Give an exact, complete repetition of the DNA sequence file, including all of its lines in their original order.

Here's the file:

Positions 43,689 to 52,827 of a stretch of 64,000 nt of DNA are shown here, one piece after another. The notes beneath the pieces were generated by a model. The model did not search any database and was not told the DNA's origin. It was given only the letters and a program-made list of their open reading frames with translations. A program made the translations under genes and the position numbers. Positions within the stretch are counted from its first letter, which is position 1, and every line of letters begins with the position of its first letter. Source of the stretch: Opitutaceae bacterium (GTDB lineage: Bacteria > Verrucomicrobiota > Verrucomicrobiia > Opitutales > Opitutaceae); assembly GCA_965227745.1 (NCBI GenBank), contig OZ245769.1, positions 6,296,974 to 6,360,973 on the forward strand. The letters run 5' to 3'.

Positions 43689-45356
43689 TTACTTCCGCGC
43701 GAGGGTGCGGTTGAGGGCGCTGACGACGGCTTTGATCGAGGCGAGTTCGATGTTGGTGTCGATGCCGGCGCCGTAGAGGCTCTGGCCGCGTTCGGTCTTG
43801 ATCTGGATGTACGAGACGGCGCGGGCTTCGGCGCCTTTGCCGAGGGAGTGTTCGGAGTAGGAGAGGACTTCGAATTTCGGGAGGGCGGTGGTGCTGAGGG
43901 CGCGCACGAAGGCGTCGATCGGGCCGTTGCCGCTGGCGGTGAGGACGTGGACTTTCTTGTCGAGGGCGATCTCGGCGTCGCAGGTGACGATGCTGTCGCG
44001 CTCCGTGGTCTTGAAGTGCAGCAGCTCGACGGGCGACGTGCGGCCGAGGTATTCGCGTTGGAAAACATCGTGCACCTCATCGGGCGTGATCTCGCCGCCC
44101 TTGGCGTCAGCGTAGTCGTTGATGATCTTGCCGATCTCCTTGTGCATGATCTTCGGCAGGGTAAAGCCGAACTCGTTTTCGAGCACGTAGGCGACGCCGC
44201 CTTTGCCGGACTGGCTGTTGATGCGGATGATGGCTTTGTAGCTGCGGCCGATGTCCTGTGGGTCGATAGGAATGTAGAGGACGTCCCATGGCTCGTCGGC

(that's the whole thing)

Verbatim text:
Positions 43,689 to 52,827 of a stretch of 64,000 nt of DNA are shown here, one piece after another. The notes beneath the pieces were generated by a model. The model did not search any database and was not told the DNA's origin. It was given only the letters and a program-made list of their open reading frames with translations. A program made the translations under genes and the position numbers. Positions within the stretch are counted from its first letter, which is position 1, and every line of letters begins with the position of its first letter. Source of the stretch: Opitutaceae bacterium (GTDB lineage: Bacteria > Verrucomicrobiota > Verrucomicrobiia > Opitutales > Opitutaceae); assembly GCA_965227745.1 (NCBI GenBank), contig OZ245769.1, positions 6,296,974 to 6,360,973 on the forward strand. The letters run 5' to 3'.

Positions 43689-45356
43689 TTACTTCCGCGC
43701 GAGGGTGCGGTTGAGGGCGCTGACGACGGCTTTGATCGAGGCGAGTTCGATGTTGGTGTCGATGCCGGCGCCGTAGAGGCTCTGGCCGCGTTCGGTCTTG
43801 ATCTGGATGTACGAGACGGCGCGGGCTTCGGCGCCTTTGCCGAGGGAGTGTTCGGAGTAGGAGAGGACTTCGAATTTCGGGAGGGCGGTGGTGCTGAGGG
43901 CGCGCACGAAGGCGTCGATCGGGCCGTTGCCGCTGGCGGTGAGGACGTGGACTTTCTTGTCGAGGGCGATCTCGGCGTCGCAGGTGACGATGCTGTCGCG
44001 CTCCGTGGTCTTGAAGTGCAGCAGCTCGACGGGCGACGTGCGGCCGAGGTATTCGCGTTGGAAAACATCGTGCACCTCATCGGGCGTGATCTCGCCGCCC
44101 TTGGCGTCAGCGTAGTCGTTGATGATCTTGCCGATCTCCTTGTGCATGATCTTCGGCAGGGTAAAGCCGAACTCGTTTTCGAGCACGTAGGCGACGCCGC
44201 CTTTGCCGGACTGGCTGTTGATGCGGATGATGGCTTTGTAGCTGCGGCCGATGTCCTGTGGGTCGATAGGAATGTAGAGGACGTCCCATGGCTCGTCGGC